I say all that to say, our focus was different! I have always tried to exercise her brain. Incorporate learn and play, but her best friends were her iPad and Elmo. Life outside of them didn’t exist. And I mean, what y’all just read was the best type of summary that I could provide. I will go more into detail about Chloe’s story later, but just know, keeping her alive and well was my number one priority. I wasn’t fighting with her to do workbook activities during her 3 and a half hour dialysis treat or after she had been poked and prooded all day. Just being real.
She’s in kindergarten. It’s April, after our week long Make A Wish trip to Disney, and it’s time for Chloe’s spring IEP meeting. I was already nervous about it because I just didn’t know what to expect. The work she was bringing home reflected that she knew what she was doing, however what I was seeing at school wasn’t showing me the same. Her teacher informed me that Chloe was a few units behind her classmates.
She had only mastered about 30 site words whereas she had peers who were way further along. They read these books that are in an A through E category, E being the goal; Chloe was in a B. She had JUST started writing her name independently at this time, too. Super major for her but still delayed in comparison to her peers! The overall consensus was that Chloe would be so behind her peers, not prepared for 1st grade in the least bit, and eventually would need to be held back. So they recommended her to repeat kindergarten.
When they first said it, I felt resentful. To them because I felt like they were telling me at the 11th hour when there was nothing I could do to catch her up. Granted, we had prior meetings, where we discussed the gap between Chloe and her peers, but I was surprised to hear the level of support she was receiving to complete tasks. Not my super independent “I don’t need no help” Chloe.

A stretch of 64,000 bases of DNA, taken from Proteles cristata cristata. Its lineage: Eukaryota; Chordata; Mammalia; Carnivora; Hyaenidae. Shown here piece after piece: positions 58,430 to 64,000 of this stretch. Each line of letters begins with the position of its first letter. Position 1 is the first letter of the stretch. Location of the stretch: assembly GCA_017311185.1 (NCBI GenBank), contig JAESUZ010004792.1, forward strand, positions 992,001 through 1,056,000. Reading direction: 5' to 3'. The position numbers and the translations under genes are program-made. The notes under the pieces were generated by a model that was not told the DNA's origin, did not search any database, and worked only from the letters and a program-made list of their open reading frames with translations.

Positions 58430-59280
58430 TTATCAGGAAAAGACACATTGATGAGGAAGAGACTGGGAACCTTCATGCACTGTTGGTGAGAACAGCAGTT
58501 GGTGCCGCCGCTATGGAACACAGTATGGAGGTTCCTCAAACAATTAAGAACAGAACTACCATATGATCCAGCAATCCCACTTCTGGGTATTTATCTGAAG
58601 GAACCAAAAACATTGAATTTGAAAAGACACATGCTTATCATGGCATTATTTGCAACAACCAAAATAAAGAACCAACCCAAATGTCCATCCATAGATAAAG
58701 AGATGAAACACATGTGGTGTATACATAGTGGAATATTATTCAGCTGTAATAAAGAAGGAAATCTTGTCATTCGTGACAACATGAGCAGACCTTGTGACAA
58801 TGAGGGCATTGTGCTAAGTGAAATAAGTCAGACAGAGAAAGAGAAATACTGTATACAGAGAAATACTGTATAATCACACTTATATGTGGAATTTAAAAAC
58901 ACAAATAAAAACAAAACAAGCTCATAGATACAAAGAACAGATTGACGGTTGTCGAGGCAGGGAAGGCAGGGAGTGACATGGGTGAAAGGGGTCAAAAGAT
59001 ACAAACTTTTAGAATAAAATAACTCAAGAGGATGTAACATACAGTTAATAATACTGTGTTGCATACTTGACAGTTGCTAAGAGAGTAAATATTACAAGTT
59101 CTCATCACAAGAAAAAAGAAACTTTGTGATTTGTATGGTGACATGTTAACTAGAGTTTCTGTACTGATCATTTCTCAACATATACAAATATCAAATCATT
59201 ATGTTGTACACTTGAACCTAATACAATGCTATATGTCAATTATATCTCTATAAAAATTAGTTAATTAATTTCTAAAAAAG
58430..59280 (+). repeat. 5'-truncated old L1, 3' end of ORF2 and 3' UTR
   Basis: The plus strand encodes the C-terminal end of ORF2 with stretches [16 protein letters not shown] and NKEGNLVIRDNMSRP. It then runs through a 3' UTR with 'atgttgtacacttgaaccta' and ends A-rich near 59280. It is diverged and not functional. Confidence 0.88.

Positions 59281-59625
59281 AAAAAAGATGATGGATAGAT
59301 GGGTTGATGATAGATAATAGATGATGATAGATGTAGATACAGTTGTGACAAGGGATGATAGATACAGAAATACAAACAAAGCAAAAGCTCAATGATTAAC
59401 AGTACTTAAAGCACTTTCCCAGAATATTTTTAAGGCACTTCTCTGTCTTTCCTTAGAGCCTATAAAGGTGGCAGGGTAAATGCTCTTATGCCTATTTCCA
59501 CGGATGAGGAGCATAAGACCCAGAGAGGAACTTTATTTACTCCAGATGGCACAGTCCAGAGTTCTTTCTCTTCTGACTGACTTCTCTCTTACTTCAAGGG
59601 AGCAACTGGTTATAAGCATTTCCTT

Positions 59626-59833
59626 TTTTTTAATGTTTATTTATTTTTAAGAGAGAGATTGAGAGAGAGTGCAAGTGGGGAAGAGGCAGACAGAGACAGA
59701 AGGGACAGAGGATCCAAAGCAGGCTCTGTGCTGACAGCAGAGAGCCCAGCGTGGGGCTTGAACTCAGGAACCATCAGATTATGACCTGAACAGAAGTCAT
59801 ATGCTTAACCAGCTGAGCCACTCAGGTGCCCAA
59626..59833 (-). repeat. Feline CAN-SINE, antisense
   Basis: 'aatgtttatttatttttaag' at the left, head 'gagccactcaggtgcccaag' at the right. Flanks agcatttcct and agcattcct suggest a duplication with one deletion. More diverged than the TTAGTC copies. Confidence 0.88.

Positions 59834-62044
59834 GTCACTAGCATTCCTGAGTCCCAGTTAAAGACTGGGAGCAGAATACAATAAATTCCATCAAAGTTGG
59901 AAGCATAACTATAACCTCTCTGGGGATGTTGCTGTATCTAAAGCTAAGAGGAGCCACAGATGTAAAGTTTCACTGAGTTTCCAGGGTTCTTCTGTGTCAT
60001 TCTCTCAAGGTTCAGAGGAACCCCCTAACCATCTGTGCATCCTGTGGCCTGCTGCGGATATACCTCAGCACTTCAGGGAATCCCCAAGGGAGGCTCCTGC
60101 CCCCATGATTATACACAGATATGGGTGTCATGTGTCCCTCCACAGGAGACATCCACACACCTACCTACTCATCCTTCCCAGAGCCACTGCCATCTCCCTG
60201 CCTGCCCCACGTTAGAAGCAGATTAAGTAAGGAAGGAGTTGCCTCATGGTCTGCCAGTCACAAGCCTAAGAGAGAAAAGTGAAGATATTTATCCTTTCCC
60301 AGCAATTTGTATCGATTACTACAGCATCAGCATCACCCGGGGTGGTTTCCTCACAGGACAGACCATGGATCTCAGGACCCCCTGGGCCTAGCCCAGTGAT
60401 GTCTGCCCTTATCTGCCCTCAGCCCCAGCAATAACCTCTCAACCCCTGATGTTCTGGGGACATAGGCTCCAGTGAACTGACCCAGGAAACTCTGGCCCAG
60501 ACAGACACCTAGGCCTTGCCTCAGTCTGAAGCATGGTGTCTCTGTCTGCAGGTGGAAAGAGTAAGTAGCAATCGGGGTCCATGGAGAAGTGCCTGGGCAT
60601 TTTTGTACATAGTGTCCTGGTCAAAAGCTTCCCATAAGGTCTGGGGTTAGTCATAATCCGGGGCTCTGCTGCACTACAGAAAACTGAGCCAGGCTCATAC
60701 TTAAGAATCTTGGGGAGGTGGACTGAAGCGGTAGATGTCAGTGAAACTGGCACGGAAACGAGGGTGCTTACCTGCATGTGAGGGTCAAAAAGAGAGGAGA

I didn’t give them an answer then and there. However almost a month later, Chloe got accepted into an extensive feeding clinic so we can get rid of her feeding tube, where she we will be there for 8 hours a day 5 days a week for at least 6 weeks. She won’t be starting until the fall sometime, the waiting list was 4-6 months long! So that means at some point this school year she will be missing 6-8 weeks of school.
Her school will provide her with a tutor for the amount of days she misses, plus her teacher will prepare weekly work packets for her to complete. But now being strapped with this new information I had a whole new perspective. I COULD NOT imagine allowing Chloe to be moved along to 1st grade knowing that 1) she’s already so behind her peers and 2) for her to already be struggling, she’ll be missing out on almost 2 months of BRAND NEW learning.
I would be lying if I said I always felt great about my decision. Initially, I was beating myself up for it. Like dag, I really faily my first love. That’s crazy! But through much prayer and meditation, I realize I am actually doing the VERY best thing for her! She is about to kill this year of kindergarten, I have never been so sure. And here’s why:
I know Chloe’s story is one of a kind, but that can be said for every child. No child is the same and truly can not be compared to another child. Kindergarten is not what it used to be when I was there. It’s a rigorous curriculum that truly makes Pre K so necessary. Your kid NEEDS preschool experiences prior to Kindergarten in this day and age. And even if they received that learning but still struggle in kindergarten, it is O K A Y!
Every kid succeeds at their own pace!Me, Jarilyn 🙂